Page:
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The Complete Christian: Introduction
Big companies are willing to pay big bucks for good branding. A good brand usually includes a visual logo, and a short tagline or motto that packs a punch.
Back in 1997, the British Broadcasting Company spent almost $2 million coming up with a new logo. In 2008, Pepsi spent $1 million for their new image. Also in 2008, British Petroleum spent $211 million to come up with a new logo and tagline. A What’s the big deal? Why are a good logo and a good tagline so valuable?
Because good branding is good communication; it’s the bridge between desires and decisions. Potential consumers have desires and needs. Companies have products that can satisfy those desires and needs.
The right logo and tagline can connect a consumer’s desire to a business’s product in an instant, moving the consumer to take action, to decide to buy the product. This principle has been at work in the Church, on a spiritual plane, since the earliest days of Christianity.
In the fifth century, for example, St. Benedict composed his famous rule for monks. And he gave his monastic community a motto: ora et labora, work and prayer — summing up in just three words the life mission of every Benedictine monk. That motto has been a guiding light for Benedictine orders for over a thousand years.
But it’s not just religious orders that choose mottos for spiritual focus and inspiration; individuals do too. Every bishop chooses a motto to guide their episcopal activity, and so do popes. And in this case too, the motto serves as a kind of personal brand, a bridge between the heartfelt desire to be a holy bishop and the day-to-day decisions that will fulfill or frustrate that desire.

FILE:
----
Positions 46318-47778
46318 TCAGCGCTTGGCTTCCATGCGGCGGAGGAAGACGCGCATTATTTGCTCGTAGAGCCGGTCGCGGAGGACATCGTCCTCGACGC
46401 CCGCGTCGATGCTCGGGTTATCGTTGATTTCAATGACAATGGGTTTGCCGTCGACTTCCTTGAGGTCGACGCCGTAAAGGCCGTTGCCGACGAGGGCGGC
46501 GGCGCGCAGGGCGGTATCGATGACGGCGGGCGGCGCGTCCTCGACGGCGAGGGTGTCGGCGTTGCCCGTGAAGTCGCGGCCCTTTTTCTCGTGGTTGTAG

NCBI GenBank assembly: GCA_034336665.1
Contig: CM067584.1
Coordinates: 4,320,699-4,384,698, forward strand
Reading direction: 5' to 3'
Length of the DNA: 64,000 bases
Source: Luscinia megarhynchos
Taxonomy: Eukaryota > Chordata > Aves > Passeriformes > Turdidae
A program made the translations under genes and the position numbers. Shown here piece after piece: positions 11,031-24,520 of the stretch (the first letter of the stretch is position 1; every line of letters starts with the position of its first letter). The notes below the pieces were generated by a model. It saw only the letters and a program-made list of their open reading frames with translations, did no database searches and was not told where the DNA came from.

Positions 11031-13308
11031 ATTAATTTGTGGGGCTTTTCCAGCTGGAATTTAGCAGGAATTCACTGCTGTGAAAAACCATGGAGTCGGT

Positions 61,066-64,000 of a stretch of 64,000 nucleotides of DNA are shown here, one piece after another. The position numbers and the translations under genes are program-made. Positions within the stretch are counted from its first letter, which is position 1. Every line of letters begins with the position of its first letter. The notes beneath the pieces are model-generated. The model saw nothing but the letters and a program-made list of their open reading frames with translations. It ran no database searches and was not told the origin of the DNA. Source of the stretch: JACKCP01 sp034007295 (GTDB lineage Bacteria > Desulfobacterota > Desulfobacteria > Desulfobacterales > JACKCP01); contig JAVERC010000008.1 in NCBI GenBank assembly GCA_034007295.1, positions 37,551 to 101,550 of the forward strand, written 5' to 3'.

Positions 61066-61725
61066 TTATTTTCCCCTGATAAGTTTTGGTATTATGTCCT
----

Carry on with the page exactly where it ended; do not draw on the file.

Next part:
For example, Blessed John XXIII chose the motto, Obedientia et Pax, obedience and peace. He longed to live the deep peace that Christ came to give us, and he knew that the path to that peace was obedience to God’s will.
If companies, religious orders, and bishops can leverage the power of a good motto, why can’t every Christian? Why can’t each one of us have a motto to keep our spiritual efforts focused, to inspire us, to help bridge our deepest desires and our daily decisions? I think we can, and I think we should. And in this Retreat Guide, The Complete Christian: A Retreat Guide on the Calling of the Twelve Apostles, I would like to propose one.
A: http://www.businessinsider.com/heres-how-much-money-the-worlds-biggest-brands-spent- designing-their-logos-2012-8?op=1
It’s taken from the passage in the Gospel of Mark where Jesus chooses his Twelve Apostles. In that passage, the Gospel identifies three things that the first Apostles were chosen for, and in a certain sense, those same three things are a description of the complete Christian life that we are all called to live, the core elements of Christian discipleship.
The first element is prayer, which we will look at in the first meditation.
The second element is fellowship, which we will look at in the second meditation.
And the third element, which we will examine in the conference, is apostolate, or apostolic action.
If we put those three together, the motto would be: prayer, fellowship, apostolate. But it sounds a little better if we use verbs instead of nouns: to pray, to love, to give. And some would say that it sounds even better in Latin: Orare, amare, dare.
Before we dive in, take a few minutes to simply enjoy the Lord’s presence. You have reserved this time to spend with him, and he is eager to spend it with you. In the silence of your heart, renew your faith in him, ask him for what you need, and open your mind and soul to receive the grace he longs to give.